As such the HPC field draws upon skills from a vast set of domains. Demand for specialist skills has grown with every new technology and with the acceleration of HPC adoption in the enterprise. There has, however, been a skills shortage across most areas of the community and industry for some time. This is also true in emerging areas such as quantum computing where a skills shortage could impede the progress of this essential and transformative technology. Skills gaps are of course not unique to HPC. AI industry reports have consistently cited limited AI expertise or knowledge as primary barriers to adoption for many years. The challenge for HPC is that it is often competing for the same talent. Organisations are needing to develop longer-term skills strategies with talent pipeline development becoming a continuous activity and priority for executive teams and managers. At a national level, assessing and addressing skills preparedness must go hand-in-hand with, and even precede, the funding of strategic priorities. Given the role of HPC to address challenges of socioeconomic importance, it is imperative that the community (or village) remain healthy and vibrant.
Future of Compute Week 2022
During this week we will deep-dive into a number of themes that if addressed could develop our large scale compute infrastructure to support the UK’s ambitions as a science and technology superpower. To find out more, including how to get involved, click the link below
Laura is techUK’s Head of Programme for Technology and Innovation.
She supports the application and expansion of emerging technologies, including Quantum Computing, High-Performance Computing, AR/VR/XR and Edge technologies, across the UK. As part of this, she works alongside techUK members and UK Government to champion long-term and sustainable innovation policy that will ensure the UK is a pioneer in science and technology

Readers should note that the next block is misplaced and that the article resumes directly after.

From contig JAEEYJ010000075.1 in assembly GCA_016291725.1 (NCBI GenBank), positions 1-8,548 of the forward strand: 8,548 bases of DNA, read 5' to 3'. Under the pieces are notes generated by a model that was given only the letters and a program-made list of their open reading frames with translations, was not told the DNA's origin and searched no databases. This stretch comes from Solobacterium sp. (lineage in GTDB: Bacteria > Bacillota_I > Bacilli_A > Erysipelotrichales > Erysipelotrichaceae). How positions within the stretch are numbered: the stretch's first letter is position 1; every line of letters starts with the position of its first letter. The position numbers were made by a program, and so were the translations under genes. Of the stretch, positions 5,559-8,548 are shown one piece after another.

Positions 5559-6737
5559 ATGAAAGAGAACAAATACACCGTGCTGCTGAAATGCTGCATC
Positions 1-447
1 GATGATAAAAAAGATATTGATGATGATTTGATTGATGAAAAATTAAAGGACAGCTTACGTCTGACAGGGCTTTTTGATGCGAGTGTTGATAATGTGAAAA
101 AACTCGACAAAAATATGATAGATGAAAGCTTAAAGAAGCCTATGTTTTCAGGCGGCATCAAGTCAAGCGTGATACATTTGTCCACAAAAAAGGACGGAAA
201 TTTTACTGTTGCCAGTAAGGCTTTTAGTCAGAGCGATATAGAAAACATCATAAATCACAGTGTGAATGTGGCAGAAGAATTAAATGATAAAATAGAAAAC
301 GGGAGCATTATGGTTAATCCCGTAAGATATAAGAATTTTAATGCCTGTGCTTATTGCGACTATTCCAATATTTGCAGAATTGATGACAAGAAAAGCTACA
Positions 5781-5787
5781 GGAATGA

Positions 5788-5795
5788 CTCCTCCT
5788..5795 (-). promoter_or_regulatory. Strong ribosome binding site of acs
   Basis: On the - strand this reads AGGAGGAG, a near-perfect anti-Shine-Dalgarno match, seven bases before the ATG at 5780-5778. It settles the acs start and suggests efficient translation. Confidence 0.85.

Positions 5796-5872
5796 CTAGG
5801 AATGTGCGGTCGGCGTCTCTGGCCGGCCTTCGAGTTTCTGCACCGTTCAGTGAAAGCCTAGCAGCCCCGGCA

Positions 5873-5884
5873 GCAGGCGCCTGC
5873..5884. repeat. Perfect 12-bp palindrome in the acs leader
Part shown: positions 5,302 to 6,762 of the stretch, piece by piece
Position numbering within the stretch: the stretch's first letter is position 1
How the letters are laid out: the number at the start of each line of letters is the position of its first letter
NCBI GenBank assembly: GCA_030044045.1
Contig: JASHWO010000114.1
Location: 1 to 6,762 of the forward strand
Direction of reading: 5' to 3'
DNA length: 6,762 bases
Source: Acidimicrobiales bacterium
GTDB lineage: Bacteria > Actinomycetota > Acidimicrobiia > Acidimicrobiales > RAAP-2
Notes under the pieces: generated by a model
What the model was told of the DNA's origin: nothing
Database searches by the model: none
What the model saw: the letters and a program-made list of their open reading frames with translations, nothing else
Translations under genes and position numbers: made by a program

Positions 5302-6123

Before joining techUK, Laura worked internationally as a conference researcher and producer covering enterprise adoption of emerging technologies. This included being part of the strategic team at London Tech Week.
Laura has a degree in History (BA Hons) from Durham University, focussing on regional social history. Outside of work she loves reading, travelling and supporting rugby team St. Helens, where she is from.
Sue leads techUK's Technology and Innovation work.
This includes work programmes on cloud, data protection, data analytics, AI, digital ethics, Digital Identity and Internet of Things as well as emerging and transformative technologies and innovation policy. She has been recognised as one of the most influential people in UK tech by Computer Weekly's UKtech50 Longlist and in 2021 was inducted into the Computer Weekly Most Influential Women in UK Tech Hall of Fame. A key influencer in driving forward the data agenda in the UK Sue is co-chair of the UK government's National Data Strategy Forum. As well as being recognised in the UK's Big Data 100 and the Global Top 100 Data Visionaries for 2020 Sue has also been shortlisted for the Milton Keynes Women Leaders Awards and was a judge for the Loebner Prize in AI. In addition to being a regular industry speaker on issues including AI ethics, data protection and cyber security, Sue was recently a judge for the UK Tech 50 and is a regular judge of the annual UK Cloud Awards.
Prior to joining techUK in January 2015 Sue was responsible for Symantec's Government Relations in the UK and Ireland. She has spoken at events including the UK-China Internet Forum in Beijing, UN IGF and European RSA on issues ranging from data usage and privacy, cloud computing and online child safety. Before joining Symantec, Sue was senior policy advisor at the Confederation of British Industry (CBI). Sue has an BA degree on History and American Studies from Leeds University and a Masters Degree on International Relations and Diplomacy from the University of Birmingham. Sue is a keen sportswoman and in 2016 achieved a lifelong ambition to swim the English Channel.